When New Atheism was born, it served a real and noble purpose. Though open criticism of religion wasn’t unheard of, it was still uncommon enough to be shocking to many people to see anyone publicly calling attention to the dark underbelly of religion – to the privileged status it holds as considered off the table for criticism or the unfounded conflation of piety with morality. In the aftermath of 9/11, however, we could no longer afford to deny the connection between religious fundamentalism and deadly extremism. We could not have an honest conversation about our national security or shared values without acknowledging the damage religion can cause or the risks it poses. Back then, breaking the taboos that protected institutional religious privilege wasn’t just an edgy claim to notoriety; it was a moral imperative.
Another meaningful contribution of New Atheism was to show doubters and non-believers on an unprecedented scale that we weren’t alone. While many of us had remained closeted for years, either from societal or familial pressure or for want of the means to articulate our doubts, the onset of movement atheism all at once gave us the words to express our ideas and the comfort of knowing there were millions of others out there just like us. Books like Hitchens’ God is Not Great, Dawkins’ The God Delusion, Harris’ Letter to a Christian Nation, and Dennett’s Breaking the Spell resonated not only because they made such compelling arguments against the existence of god and the toxicity of organized religion, but because they expressed to the world the observations and objections so many of the rest of us had been seeing and thinking but could not articulate (at least not as succinctly or powerfully. I will never forget the first time I read The God Delusion, the first so-called “atheist” book I had ever read; I must have leapt up and shouted “Yes! That’s it! That’s EXACTLY IT!” a hundred times). We sought out like-minded thinkers in online spaces and formed virtual communities, and some were even emboldened to reclaim their identities within their own communities. We were, if not free of the stigma of atheism, at least no longer solitary in it, and perhaps for the first time we had the numbers and resources to fight it.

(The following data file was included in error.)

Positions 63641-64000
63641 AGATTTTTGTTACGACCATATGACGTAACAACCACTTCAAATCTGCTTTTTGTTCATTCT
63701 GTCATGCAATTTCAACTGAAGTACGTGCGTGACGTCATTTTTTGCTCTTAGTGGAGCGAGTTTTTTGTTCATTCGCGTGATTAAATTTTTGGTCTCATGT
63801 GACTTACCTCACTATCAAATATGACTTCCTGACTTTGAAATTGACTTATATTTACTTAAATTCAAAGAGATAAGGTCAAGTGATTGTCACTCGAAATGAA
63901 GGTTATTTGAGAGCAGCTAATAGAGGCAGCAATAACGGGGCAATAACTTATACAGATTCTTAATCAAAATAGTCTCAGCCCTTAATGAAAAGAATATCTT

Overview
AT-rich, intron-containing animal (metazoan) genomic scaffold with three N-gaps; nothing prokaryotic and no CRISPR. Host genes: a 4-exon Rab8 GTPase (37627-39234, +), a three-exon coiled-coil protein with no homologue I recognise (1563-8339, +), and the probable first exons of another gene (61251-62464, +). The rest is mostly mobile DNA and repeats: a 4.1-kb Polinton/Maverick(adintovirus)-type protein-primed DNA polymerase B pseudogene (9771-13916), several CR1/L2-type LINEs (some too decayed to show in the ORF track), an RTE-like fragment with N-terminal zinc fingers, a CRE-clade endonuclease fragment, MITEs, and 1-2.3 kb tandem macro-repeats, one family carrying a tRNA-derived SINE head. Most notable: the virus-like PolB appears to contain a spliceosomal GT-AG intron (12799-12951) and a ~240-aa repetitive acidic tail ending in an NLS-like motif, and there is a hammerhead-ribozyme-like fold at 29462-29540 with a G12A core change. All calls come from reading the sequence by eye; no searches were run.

That was a long time ago now. For many of us who have been involved in any meaningful way with this movement (such as it is) since more or less the beginning of New Atheism, the bloom is off the rose. Just as certain films and novels that struck us as revolutionary in high school look trite and shallow in the cold light of adulthood, the scriptural counter-apologetics, witticisms about gullible theists, and preening pronouncements about our preference for difficult truths over comforting lies that seemed so clever and cutting-edge 15 years ago are now hackneyed and tired. The problem, as I see it, is that too many New Atheists never matured beyond that initial rebellious phase. They conflate seeing through the god hypothesis with following evidence. They confuse gratuitous insensitivity with being iconoclasts. Besotted with their own perceived wit and what they see as their command of rhetoric, they mistake their atheism for intellectualism.